Two Mundelein businesses are first beneficiaries of town's latest grant program

Two very different Mundelein businesses are the first beneficiaries of a municipal grant program designed to help entrepreneurs cover relatively small expenses.

The Sunny Days Nail Salon. 724 S. Butterfield Road, and a human resources operation called PeopleTu, 700 N. Lake St., each will receive $5,000 from the village's Stimulate, Training, Assist and Recover program, or STAR program.

The salon intends to purchase five chairs and related equipment as part of a remodeling effort, village documents indicate. The equipment is expected to cost $15,500.

PeopleTu, also known as People Architectural Group, is a one-person operation that will use its grant to pay a part-time employee being brought on for three months to recruit clients, documents indicate. The total expense is expected to be $12,000.

The village board unanimously approved the grants Monday night.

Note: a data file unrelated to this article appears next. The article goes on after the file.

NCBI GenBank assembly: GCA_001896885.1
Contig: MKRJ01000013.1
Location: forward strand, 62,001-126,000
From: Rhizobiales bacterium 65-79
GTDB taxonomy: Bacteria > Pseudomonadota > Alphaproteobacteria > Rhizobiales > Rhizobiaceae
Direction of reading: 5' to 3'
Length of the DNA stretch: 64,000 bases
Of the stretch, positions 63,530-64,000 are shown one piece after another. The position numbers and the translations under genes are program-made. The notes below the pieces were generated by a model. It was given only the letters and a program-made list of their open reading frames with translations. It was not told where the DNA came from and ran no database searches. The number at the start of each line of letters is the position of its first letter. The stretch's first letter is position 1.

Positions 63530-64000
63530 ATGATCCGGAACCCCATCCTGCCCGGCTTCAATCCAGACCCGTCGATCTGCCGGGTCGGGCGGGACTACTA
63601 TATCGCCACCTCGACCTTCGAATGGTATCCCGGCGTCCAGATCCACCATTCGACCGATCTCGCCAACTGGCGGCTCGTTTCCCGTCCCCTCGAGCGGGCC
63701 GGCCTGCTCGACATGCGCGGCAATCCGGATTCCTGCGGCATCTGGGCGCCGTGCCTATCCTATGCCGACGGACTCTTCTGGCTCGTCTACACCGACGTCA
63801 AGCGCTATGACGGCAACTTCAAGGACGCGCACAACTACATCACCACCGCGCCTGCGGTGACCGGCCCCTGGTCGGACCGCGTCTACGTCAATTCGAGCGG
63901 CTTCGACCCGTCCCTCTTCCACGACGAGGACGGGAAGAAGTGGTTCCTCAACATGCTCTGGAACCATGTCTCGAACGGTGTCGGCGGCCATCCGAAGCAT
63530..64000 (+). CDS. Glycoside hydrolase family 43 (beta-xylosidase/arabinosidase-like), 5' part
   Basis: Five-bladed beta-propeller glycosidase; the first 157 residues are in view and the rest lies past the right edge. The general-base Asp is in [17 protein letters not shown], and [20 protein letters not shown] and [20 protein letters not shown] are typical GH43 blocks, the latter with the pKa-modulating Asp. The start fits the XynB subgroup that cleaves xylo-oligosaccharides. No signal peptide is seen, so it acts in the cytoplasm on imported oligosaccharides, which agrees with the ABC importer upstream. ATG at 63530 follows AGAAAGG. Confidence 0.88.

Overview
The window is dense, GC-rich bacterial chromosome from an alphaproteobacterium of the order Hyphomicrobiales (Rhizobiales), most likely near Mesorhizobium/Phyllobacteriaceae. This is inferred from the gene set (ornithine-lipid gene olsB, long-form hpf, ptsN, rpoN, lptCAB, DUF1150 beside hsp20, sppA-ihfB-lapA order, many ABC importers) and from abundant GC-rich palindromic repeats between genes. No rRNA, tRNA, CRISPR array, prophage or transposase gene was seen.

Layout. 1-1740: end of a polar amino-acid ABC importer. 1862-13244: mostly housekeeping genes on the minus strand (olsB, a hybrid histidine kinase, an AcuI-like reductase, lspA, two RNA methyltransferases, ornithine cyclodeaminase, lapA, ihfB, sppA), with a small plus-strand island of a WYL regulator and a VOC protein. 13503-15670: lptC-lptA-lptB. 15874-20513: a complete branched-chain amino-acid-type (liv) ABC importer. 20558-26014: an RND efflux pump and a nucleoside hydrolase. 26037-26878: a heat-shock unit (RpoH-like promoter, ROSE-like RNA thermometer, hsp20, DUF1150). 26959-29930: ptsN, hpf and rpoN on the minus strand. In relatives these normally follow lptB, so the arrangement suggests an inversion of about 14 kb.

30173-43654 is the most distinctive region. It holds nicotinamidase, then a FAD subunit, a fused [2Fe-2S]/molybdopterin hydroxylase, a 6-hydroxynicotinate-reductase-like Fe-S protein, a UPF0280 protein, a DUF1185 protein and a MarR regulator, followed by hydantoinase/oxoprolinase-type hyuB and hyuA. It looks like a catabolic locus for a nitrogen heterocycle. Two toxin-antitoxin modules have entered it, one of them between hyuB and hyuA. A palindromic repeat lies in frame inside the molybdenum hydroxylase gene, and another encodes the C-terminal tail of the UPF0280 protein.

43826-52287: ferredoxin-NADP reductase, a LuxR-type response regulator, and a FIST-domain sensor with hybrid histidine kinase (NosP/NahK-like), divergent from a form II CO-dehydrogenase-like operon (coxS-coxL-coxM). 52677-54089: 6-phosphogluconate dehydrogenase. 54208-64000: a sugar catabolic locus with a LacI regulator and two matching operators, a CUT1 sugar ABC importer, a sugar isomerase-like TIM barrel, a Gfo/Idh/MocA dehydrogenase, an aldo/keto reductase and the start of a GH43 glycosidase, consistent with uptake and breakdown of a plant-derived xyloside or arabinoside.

The STAR program was created by the village's economic development commission and the village board as a response to the COVID-19 pandemic, said Taylor Wegrzyn, a senior planner with Mundelein's community development department.

"Businesses often did not know what kind of assistance would actual provide a benefit to them, only that they needed some sort of help," Wegrzyn said.

Launched as a pilot program last year, the effort makes grants of up to $5,000 available to business owners, covering up to half the total cost of a project.

The cash will be doled out as reimbursements.

The STAR program is much more modest than the village's Business Incentive Grant program, which offers grants of up to $25,000 for renovations or aesthetic improvements. The BIG program has a $100,000 annual budget, while the STAR program's annual budget is $50,000.

The STAR program offers grants for more types of projects or purchases, however.

The best proposals will stimulate the local economy, further develop the local workforce, support the business through a particular hardship, or help a business survive the pandemic, Wegrzyn said.

"Essentially, the business must demonstrate a clear hardship or a clear benefit to the greater community which could not be achieved without the requested assistance," Wegrzyn said.

Trustee Tim Wilson said the STAR and BIG programs "are just a couple of tools we have in our toolbox to support local businesses."

To learn more about the STAR program, visit

To learn more about the BIG program, visit

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